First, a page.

Based on the characteristics of CRL protein and the data with CRL-silenced and CRL-expressing transgenic plants, several possibilities for the involvement of CRL in the geminivirus infective cycle can be envisioned. First, although CRL has been reported as an outer envelope membrane protein, it does not present an obvious transmembrane-chloroplast domain [29, 31]. It is possible that CRL could also be localized on the plasmatic membrane, specifically in the plasmodesmata vicinity where, throughout an interaction with viral proteins (e.g., MP) could participate in viral transport .
Second, geminivirus might have evolved to adapt themselves to transport and/or communication pathways important for plant metabolism, therefore, it is feasible that viral movement can be affected by changes in cellular metabolism, such as the ones occasioned by the modification of CRL expression. For example, it has been suggested that the envelope membrane of plastids is the site of transport and exchange of ions and metabolites [60, 61]. The lack of CRL protein, then, could affect the efficiency of processes such as the import of nuclear proteins involved in generation of metabolites necessary for plant morphogenesis or even plastid division [29, 31]. Those altered processes, in turn, could affect virus cycle directly or indirectly by affecting other important cellular process in which the virus relies to for its own transport. Therefore, the effect on virus replication/movememnt observed in CRL-silenced plants (important reduction but not total block of replication) is likely to be a secondary effect after plastid metabolism disruption.
It is clear, in any case, that further investigations are required to elucidate: a) the precise molecular function of CRL protein on geminiviral infection, b) the disease-like phenotype observed in CRL-silenced plants, and c) if a possible interaction between CRL and geminiviruses exists because of the ancestral prokaryotic characteristic of both, plastids [62, 63] and geminiviruses [64–67].
Plant material and growth conditions
A collection of Enhancer- (MET) and Gene-Trap (MGT) lines were generated in the Laboratory of Reproductive Development and Apomixis, Cinvestav-Irapuato . The lines were selected in Murashige and Skoog (MS) medium containing 50 μg/ml kanamycin. Primary transformant seedlings CaMV35S-CRL and CRL-RNAi lines were selected using 0.05% of BASTA herbicide. Subsequent transformant generations were selected in MS medium containing 50 or 10 μg/ml glufosinate ammonium (Crescent chemical, Islandia, NY). After germination, seedlings were grown on 3:1:1 Mix3-Sunshine (SunGro, Bellevue, WA), vermiculite, and perlite (vol/vol/vol ratio) containing 1.84 Kg/m3 of 14-14-14 slow-release fertilizer (Osmocote, Sierra, Marysville, OH) in a controlled environment chamber at 22°C with a photoperiod of 8 h of day and 16 h of dark.
DNA Isolation and TAIL-PCR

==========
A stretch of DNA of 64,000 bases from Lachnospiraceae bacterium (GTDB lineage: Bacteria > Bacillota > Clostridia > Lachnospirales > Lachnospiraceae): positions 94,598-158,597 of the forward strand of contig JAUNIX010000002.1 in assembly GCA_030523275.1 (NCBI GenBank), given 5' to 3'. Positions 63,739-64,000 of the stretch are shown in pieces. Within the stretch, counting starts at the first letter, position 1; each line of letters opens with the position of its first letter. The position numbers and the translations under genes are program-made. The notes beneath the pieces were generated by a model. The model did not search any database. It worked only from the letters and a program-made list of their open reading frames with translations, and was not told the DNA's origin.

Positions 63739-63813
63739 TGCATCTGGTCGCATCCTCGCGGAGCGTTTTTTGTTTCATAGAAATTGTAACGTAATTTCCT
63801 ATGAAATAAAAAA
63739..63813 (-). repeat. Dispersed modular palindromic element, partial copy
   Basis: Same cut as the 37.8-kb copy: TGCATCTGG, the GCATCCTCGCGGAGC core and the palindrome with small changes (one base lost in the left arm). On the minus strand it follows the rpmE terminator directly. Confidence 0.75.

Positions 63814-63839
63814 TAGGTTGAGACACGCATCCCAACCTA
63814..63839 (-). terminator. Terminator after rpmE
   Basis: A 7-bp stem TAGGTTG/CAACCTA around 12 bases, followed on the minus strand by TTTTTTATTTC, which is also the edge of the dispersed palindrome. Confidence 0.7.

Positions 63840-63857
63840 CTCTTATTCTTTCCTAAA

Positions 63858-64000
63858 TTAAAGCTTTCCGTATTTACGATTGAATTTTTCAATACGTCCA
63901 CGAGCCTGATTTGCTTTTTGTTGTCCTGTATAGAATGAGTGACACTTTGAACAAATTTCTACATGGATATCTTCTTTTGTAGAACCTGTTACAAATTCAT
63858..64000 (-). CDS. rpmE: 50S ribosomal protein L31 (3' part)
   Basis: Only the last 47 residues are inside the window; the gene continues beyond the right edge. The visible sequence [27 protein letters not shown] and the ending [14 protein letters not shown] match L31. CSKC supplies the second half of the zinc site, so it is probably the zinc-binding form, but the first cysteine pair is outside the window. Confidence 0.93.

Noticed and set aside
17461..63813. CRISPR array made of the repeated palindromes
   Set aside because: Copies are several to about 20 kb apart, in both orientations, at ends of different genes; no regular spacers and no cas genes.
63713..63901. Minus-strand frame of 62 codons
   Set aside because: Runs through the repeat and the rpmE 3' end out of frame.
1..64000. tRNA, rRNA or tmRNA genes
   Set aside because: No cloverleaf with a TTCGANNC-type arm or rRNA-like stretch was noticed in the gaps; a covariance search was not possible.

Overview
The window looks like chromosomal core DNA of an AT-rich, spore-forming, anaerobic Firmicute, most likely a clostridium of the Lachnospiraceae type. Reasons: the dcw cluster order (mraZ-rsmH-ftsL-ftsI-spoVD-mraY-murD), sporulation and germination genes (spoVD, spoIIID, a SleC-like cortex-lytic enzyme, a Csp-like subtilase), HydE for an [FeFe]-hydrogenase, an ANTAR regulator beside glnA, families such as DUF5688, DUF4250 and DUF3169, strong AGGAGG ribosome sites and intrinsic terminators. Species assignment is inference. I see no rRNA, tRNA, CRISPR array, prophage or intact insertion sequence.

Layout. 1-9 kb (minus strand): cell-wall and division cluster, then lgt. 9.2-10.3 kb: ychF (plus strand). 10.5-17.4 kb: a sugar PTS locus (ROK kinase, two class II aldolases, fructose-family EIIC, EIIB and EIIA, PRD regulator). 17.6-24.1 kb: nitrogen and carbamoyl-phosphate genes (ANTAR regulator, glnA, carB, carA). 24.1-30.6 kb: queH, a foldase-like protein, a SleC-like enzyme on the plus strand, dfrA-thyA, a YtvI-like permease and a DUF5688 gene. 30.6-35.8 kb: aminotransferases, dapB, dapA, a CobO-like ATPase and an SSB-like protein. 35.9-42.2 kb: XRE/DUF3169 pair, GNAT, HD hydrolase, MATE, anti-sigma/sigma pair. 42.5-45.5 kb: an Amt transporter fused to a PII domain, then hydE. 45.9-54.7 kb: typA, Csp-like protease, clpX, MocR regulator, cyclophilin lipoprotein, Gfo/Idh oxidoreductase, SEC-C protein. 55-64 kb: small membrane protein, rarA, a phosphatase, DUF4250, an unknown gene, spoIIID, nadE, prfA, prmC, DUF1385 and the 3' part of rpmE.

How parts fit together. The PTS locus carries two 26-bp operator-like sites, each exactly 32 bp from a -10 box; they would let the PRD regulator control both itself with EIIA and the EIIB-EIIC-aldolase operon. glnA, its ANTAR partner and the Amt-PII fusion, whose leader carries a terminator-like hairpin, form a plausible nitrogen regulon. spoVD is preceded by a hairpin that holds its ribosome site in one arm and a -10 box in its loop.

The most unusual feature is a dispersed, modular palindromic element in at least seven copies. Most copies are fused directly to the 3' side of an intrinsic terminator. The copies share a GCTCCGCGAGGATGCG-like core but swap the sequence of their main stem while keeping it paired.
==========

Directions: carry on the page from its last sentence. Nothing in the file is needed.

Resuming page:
Total DNA was isolated by grinding inoculated tissue (6-8 leaves by plant) in liquid nitrogen in presence of buffer CTAB . For TAIL-PCR 5 ng of total DNA was used to amplify the tagged sequences using the program and primers described elsewhere .
Generation of CaLCuV A-GFP, RNAi, over-expressing, pCRL::UidA constructs and transgenic plants
To generate the CaLCuV A-GFP, GFP gene was digested from pCAT GFP  and cloned into pCPCbLCVA.007  between Xho I and Bgl II restriction sites (Figure 1d). In this construct the GFP gene is under the direction of the CP promoter.
To generate the CaMV35S-CRL and CRL-RNAi lines, we amplified a cDNA corresponding to CRUMPLE LEAF gene (Accession no. At5 g51020) by RT-PCR, using the following primers, CRL-sense 5'-CGTCTAGAGGCGCGCC ATGGGTACCGAGTCGGGT-3' (restriction sites XbaI and AscI in boldface) and CRL-antisense 5'-CGGGATCCATTTAAAT CTAGTCTTGCAAGATGAG-3' (restriction sites BamHI and SwaI are shown in boldface). CRL cDNA was cloned into TOPO-PCRII (Invitrogen) and correct insert orientation was selected by restriction analysis (resulting in pCRL-TOPO). For CRL-RNAi construct, we digested pCRL-TOPO with BamH I to excise the CRL fragment to be cloned into pFGC5941 vector (Figure 1a); the sense orientation construct (pre CRL-RNAi) was selected by restriction analysis . To add the antisense CRL, pCRL-TOPO was digested with Asc I and Xho I and the CRL fragment was subcloned into corresponding sites of pre CRL-RNAi plasmid (Figure 1b). To generate the CaMV35S-CRL (Figure 1c), the CHSA intron of pFGC5941 (Figure 1a) was replaced by the CRL fragment obtained from pCRL-TOPO digested with Asc I and Xba I. To generate the pCRL::UidA, we amplified 983 bp of CRL promoter sequence with the followings primers, pCRL-sense 5'-GGGAAGCTT TCAGCAGAAGATG-3' (restriction site HindIII in boldface) and pCRL-antisense TCTCTAGA GTGAGAGAACGAG (restriction site XbaI in boldface). The promoter fragment was cloned into TOPO-PCRII (Invitrogen) and subcloned into pBI 101.2 vector. The CRL-RNAi, CaMV35S-CRL and pCRL::UidA constructs were introduced into A. tumefaciens PGV2260, which was then used to transform A. thaliana (Col-0) by floral dip .